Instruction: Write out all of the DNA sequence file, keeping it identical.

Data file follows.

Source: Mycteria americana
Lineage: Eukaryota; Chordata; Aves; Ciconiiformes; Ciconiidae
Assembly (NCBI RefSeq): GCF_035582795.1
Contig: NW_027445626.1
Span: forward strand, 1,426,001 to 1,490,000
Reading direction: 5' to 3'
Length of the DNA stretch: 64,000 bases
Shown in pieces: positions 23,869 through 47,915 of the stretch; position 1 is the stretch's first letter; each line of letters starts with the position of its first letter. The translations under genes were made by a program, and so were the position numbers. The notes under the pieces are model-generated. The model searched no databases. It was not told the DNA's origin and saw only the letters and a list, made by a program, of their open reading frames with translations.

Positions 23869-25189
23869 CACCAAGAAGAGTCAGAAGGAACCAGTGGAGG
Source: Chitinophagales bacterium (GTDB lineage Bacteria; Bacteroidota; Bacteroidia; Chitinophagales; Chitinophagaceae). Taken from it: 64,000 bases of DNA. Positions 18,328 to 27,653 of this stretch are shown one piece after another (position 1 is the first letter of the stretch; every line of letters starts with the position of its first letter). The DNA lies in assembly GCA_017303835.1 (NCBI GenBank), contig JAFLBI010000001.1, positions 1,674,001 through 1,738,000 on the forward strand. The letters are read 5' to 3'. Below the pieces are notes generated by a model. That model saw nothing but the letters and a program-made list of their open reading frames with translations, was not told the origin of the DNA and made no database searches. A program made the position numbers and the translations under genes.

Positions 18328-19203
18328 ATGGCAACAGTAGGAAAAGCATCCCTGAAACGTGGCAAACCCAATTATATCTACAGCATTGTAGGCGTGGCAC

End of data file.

Source: Mycteria americana
Lineage: Eukaryota; Chordata; Aves; Ciconiiformes; Ciconiidae
Assembly (NCBI RefSeq): GCF_035582795.1
Contig: NW_027445626.1
Span: forward strand, 1,426,001 to 1,490,000
Reading direction: 5' to 3'
Length of the DNA stretch: 64,000 bases
Shown in pieces: positions 23,869 through 47,915 of the stretch; position 1 is the stretch's first letter; each line of letters starts with the position of its first letter. The translations under genes were made by a program, and so were the position numbers. The notes under the pieces are model-generated. The model searched no databases. It was not told the DNA's origin and saw only the letters and a list, made by a program, of their open reading frames with translations.

Positions 23869-25189
23869 CACCAAGAAGAGTCAGAAGGAACCAGTGGAGG
Source: Chitinophagales bacterium (GTDB lineage Bacteria; Bacteroidota; Bacteroidia; Chitinophagales; Chitinophagaceae). Taken from it: 64,000 bases of DNA. Positions 18,328 to 27,653 of this stretch are shown one piece after another (position 1 is the first letter of the stretch; every line of letters starts with the position of its first letter). The DNA lies in assembly GCA_017303835.1 (NCBI GenBank), contig JAFLBI010000001.1, positions 1,674,001 through 1,738,000 on the forward strand. The letters are read 5' to 3'. Below the pieces are notes generated by a model. That model saw nothing but the letters and a program-made list of their open reading frames with translations, was not told the origin of the DNA and made no database searches. A program made the position numbers and the translations under genes.

Positions 18328-19203
18328 ATGGCAACAGTAGGAAAAGCATCCCTGAAACGTGGCAAACCCAATTATATCTACAGCATTGTAGGCGTGGCAC